Once that’s done, I remind my oldest to use the potty, but he swears he already did when he brushed his teeth. We finally make it out the door. Now I just have to load my back pack and three kids into the car, that simple right? The baby isn’t a problem, I just plop the bucket set in. I dread the day he leaves the bucket seat and becomes part of the next scene. Unfortunately, the two older boys aren’t as easy. There is fighting over seats, crying, and running away with attempts to hide in the far back corner of the van where it is nearly impossible to grab them from the front because of all the car seats, and just as hard to grab them if I open the back because I have not just one, but two different strollers in the trunk area (don’t ask). Eventually I just have to grab a child and force him into the nearest seat, readjusting straps constantly. My oldest will yell that it is too tight and I’m squishing his penis. My middle child, well, he’ll just smell like poop; awesome. So now I’m pulling him out of the car and running in to wrestle with him on the ground while I try to change his diaper. I come back out to a crying baby and screaming four year old who wants to watch a movie. I allow them to watch one, for my own sanity, if we are going any distance. Now I have to rummage through the massive amounts of books, trash, toys, grocery bags, blankets, and nameless other crap on my floor to find the head sets, all the while praying that the batteries in them are still good. Next, there is the fight over the movie and waiting through the FBI warning so I can skip the previews and get the movie all set up and started before we leave the driveway. When I finally get into the driver’s seat, buckle my belt, and put the van into reverse, my oldest yells from the back that he has to pee. So back into park we go, up goes the garage door, out of the five point harness goes my son, and back into the house so he can do something he swears he did only 5 minutes earlier. By the time I get him back into his seat and everyone settled with what they need, the baby is crying because he’s tired and hungry. So I pop a pacifier in his mouth and pray he falls asleep once we start moving, promising to feed him as soon as we finally get where we are going.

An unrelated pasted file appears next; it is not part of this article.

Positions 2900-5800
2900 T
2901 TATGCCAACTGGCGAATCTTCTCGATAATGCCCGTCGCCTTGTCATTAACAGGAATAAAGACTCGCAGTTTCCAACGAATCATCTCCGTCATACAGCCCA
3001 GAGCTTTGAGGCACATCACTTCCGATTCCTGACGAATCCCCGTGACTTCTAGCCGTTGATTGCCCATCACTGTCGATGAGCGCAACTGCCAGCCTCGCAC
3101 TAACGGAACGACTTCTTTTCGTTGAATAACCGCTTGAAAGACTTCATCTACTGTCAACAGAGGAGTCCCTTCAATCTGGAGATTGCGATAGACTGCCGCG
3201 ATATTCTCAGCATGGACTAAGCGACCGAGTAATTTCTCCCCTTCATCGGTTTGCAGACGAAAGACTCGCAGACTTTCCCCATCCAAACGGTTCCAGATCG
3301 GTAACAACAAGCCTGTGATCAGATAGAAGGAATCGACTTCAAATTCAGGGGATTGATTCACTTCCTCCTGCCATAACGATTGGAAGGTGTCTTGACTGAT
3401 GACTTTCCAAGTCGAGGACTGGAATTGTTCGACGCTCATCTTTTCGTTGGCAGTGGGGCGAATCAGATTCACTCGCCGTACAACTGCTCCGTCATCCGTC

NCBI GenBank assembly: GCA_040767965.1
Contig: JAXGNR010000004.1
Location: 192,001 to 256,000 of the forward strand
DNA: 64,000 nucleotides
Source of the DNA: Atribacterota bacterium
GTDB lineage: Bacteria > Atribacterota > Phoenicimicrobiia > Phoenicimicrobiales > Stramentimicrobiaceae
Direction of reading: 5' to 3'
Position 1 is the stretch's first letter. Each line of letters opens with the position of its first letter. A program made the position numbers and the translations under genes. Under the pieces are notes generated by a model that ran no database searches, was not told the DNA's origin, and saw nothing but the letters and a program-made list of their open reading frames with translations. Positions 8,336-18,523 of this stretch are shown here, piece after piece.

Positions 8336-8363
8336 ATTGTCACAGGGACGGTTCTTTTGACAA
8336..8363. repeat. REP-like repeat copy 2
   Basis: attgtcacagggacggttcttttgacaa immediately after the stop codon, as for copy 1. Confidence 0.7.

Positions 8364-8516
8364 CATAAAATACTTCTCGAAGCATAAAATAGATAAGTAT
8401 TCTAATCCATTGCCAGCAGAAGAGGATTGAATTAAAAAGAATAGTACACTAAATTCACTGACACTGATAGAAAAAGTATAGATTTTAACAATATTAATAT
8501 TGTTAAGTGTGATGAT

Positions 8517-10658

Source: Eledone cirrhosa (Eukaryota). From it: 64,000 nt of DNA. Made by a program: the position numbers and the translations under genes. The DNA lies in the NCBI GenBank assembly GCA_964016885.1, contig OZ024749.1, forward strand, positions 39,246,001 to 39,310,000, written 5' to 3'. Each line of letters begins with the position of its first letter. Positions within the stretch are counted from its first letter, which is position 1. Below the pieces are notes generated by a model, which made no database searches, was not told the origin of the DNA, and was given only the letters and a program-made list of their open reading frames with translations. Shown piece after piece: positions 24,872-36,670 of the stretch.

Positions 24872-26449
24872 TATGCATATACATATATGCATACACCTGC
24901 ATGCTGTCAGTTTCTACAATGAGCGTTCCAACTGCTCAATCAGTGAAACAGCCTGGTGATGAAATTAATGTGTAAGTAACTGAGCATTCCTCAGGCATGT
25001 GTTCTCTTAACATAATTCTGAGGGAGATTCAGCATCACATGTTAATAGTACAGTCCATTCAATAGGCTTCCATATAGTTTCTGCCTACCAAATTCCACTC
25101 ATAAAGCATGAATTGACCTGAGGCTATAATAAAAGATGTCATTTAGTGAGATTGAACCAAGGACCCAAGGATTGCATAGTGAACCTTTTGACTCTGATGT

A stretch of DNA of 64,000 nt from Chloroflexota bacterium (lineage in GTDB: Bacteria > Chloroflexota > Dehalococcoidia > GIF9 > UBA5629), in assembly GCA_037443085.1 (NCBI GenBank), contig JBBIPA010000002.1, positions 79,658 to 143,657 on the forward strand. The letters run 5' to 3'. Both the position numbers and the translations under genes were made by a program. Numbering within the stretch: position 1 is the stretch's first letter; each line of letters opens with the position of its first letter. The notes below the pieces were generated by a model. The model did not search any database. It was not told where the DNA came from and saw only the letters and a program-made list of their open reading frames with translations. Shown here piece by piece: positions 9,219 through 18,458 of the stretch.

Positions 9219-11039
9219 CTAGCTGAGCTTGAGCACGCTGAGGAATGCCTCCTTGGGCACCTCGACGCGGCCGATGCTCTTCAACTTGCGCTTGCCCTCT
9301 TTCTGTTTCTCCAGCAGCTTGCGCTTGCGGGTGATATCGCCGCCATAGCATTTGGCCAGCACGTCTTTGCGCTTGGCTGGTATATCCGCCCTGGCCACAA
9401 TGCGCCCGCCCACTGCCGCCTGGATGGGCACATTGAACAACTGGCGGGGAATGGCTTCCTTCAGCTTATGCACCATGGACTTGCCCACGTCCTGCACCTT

Finally, I get us out of the driveway and on the road with only five minutes to spare to get somewhere that is 20 minutes away; awesome! And now you also know why I’m always late everywhere.